Summer seems to have arrived. Two weeks ago it was like 8 degrees. Now it's in the mid twenties and sunny. It is glorious. It's been making it easy to be outside and do chores (at least as long as the bug spray lasts).

Guiness says that if you get in the water the bugs can't get you. 
Ed spent the weekend mowing the paddocks. I love how they look when they are done:

I could sit on my deck all day and look at this view

My rides on Miss Carmen have also been pretty glorious. At least to me. To others they are likely not anything special. It's like things have clicked and she's decided that it's okay to be a riding horse.

Not that we don't have moments. We do. And when she does spook there's a part of me that is waiting for everything to spiral out of control. But other then the glitch last week where I came off, that has not happened. Carmen spooks, we regroup and carry on like nothing happened.

You know, like normal horse and riders. So the voice inside that tells me that this will not last is getting smaller.

 It feels wonderful to be worried about whether she's coming enough from behind, rather then whether she will leave me behind.

I had a lesson thursday. It had been a long day and I felt like I was riding like a sack of potatoes. But it was a great lesson. We were working on steadiness and rhythm. We practiced a lot of changes across the diagonal but not lengthening. The idea was to keep her steady so that she didn't speed up. Once she has that we can ask for a lengthen from the self-carriage.

It takes some half-halts and awareness of what I'm doing. Also, not getting flustered when we bobble, just regrouping and carrying on.

We finished with some canter work that was pretty darn good for us.

I love how she's looking for the answer, and while she might not always agree, we can at least talk about it now.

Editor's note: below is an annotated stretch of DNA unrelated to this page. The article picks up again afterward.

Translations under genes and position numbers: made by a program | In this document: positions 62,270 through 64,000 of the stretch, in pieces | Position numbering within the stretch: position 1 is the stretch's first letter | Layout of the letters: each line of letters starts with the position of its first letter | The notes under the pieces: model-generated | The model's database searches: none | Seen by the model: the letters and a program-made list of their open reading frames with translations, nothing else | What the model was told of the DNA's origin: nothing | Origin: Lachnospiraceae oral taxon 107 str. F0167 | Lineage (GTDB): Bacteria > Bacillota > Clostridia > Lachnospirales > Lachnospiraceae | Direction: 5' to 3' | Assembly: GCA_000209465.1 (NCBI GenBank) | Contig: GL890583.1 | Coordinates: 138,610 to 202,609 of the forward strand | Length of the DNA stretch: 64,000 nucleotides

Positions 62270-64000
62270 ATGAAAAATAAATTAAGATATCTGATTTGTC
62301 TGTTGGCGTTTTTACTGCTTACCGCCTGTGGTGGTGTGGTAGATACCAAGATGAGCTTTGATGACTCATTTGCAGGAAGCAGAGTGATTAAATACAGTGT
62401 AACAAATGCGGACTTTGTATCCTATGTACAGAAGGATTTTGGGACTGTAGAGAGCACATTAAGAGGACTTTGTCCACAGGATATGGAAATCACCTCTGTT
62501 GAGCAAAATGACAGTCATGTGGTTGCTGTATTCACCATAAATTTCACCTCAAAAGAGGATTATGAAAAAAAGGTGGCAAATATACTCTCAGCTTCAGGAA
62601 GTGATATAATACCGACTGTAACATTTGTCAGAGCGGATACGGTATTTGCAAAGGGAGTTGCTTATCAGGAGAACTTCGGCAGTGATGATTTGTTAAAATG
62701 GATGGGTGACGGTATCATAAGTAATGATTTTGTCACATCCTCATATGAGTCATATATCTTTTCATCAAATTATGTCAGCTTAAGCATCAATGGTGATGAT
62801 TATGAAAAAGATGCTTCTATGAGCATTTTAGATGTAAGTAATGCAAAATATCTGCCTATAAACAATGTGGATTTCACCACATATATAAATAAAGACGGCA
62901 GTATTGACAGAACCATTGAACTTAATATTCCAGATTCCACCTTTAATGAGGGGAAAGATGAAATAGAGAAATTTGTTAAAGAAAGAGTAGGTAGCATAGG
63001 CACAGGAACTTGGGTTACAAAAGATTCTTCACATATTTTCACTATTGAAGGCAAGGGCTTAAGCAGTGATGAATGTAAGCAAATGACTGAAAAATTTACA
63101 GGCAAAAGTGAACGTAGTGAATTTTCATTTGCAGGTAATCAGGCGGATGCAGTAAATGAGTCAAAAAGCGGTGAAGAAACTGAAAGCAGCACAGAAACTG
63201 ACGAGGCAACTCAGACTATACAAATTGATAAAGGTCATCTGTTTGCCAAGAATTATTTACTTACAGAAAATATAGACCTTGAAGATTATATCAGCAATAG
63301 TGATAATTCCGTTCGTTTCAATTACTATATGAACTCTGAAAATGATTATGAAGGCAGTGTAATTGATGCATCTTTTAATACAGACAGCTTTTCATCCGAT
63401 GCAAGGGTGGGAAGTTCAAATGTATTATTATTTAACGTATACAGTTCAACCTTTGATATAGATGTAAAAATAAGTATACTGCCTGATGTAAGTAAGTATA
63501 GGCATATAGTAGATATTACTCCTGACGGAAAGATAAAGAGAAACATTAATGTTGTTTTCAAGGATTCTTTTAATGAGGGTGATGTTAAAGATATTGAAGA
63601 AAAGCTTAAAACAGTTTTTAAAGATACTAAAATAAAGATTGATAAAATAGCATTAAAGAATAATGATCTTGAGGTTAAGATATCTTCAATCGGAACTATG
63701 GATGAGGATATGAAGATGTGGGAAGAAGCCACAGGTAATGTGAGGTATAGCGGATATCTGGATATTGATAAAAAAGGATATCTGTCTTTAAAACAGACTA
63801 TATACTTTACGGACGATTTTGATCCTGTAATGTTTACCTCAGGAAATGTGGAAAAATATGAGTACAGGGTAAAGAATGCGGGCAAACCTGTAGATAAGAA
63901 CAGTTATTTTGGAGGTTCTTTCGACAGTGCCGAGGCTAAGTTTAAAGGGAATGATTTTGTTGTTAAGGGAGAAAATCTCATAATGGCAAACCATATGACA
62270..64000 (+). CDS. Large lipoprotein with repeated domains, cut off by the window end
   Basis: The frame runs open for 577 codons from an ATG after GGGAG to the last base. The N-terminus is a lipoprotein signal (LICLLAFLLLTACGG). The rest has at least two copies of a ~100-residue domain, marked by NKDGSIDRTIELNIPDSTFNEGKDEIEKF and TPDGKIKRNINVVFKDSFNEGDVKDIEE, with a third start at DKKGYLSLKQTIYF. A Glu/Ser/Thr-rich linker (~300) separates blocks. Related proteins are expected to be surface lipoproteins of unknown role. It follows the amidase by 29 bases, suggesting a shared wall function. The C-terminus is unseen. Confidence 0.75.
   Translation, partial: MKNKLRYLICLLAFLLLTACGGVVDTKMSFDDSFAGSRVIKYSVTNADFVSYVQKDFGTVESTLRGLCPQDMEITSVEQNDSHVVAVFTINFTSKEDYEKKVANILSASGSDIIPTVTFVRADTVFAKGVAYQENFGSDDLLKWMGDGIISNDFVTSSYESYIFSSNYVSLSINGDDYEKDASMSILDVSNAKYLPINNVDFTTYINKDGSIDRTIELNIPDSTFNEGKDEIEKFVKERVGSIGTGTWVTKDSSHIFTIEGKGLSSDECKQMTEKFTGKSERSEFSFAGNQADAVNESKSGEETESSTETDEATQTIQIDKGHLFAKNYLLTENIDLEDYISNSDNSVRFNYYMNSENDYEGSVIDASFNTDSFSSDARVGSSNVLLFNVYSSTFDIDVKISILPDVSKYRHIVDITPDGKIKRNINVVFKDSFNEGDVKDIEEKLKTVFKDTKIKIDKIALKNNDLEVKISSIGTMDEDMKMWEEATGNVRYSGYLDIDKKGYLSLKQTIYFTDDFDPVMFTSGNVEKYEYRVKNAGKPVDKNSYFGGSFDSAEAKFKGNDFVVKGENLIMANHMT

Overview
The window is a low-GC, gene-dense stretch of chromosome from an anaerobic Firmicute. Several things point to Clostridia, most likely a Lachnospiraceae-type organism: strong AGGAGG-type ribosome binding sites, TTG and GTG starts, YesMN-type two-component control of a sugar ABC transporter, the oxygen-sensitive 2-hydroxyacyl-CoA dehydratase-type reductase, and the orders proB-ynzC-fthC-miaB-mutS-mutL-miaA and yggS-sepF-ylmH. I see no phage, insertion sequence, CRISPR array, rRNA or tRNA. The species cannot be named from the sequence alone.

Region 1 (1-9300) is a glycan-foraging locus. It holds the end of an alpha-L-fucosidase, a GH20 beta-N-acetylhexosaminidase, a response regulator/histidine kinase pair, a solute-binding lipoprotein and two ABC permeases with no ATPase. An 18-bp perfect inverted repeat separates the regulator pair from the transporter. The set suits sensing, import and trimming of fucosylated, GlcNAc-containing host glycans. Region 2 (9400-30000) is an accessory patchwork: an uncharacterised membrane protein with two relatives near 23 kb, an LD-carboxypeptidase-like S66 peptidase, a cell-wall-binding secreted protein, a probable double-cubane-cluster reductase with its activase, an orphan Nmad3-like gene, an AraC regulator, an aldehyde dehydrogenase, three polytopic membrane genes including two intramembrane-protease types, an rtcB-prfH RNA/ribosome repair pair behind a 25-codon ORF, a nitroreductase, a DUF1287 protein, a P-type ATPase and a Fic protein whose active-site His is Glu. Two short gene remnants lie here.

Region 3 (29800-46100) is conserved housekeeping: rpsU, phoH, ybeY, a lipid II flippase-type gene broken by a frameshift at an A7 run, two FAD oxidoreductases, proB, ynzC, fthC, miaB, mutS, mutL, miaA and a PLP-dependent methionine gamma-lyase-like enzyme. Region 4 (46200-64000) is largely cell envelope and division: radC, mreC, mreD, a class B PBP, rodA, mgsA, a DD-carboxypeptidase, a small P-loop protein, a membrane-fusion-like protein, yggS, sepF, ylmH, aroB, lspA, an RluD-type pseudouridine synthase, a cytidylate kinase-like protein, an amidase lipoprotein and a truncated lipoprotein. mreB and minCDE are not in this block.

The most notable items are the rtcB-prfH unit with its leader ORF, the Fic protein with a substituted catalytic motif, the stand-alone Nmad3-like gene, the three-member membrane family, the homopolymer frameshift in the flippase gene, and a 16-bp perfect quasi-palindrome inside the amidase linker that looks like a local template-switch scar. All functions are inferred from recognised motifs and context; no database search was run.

Today Johanna sent me a message that warmed my heart:  " you have both been making huge strides- because of your changes. Carmen is a different horse. You made enormous decisions to change and I respect that. It was a great pleasure to see you on Carmen" .

Honestly, she is not a person who gushes or throws out compliments willy-nilly so that felt huge.

Today I rode late morning. I've started to have Guinness out when I ride and teaching him to stay out of the ring. Today I let him out when it was just Carmen and I. Before then I've been doing it when Julia is riding Irish too so that there are two of us telling him what to do.

He looks like he's calling the meeting to order

Carmen did not care at all and he was really good about staying out. Once I noticed that his orange bone was in the ring and he was sitting outside looking sad. I figured he would get it after we went by. Carmen didn't care about this 'thing' in the ring. Anyway, Guinness didn't get it so I stopped her and said 'come on in and get your bone'.  He was looking pretty sheepish as he came in to get it. I love that Guinness is growing into my companion. He really is a great dog. 

It was a good ride and a beautiful day. Who could be cranky on such a day? Not me that's for sure.

Wednesday, June 12, 2019

The Nitty Gritty

I was so tired after the show that, despite the weather being beautiful I couldn't bring myself to ride. Instead I cleaned things up and put everything away. Carmen was fine with my plan as she hung out with Irish catching up on her grass consumption.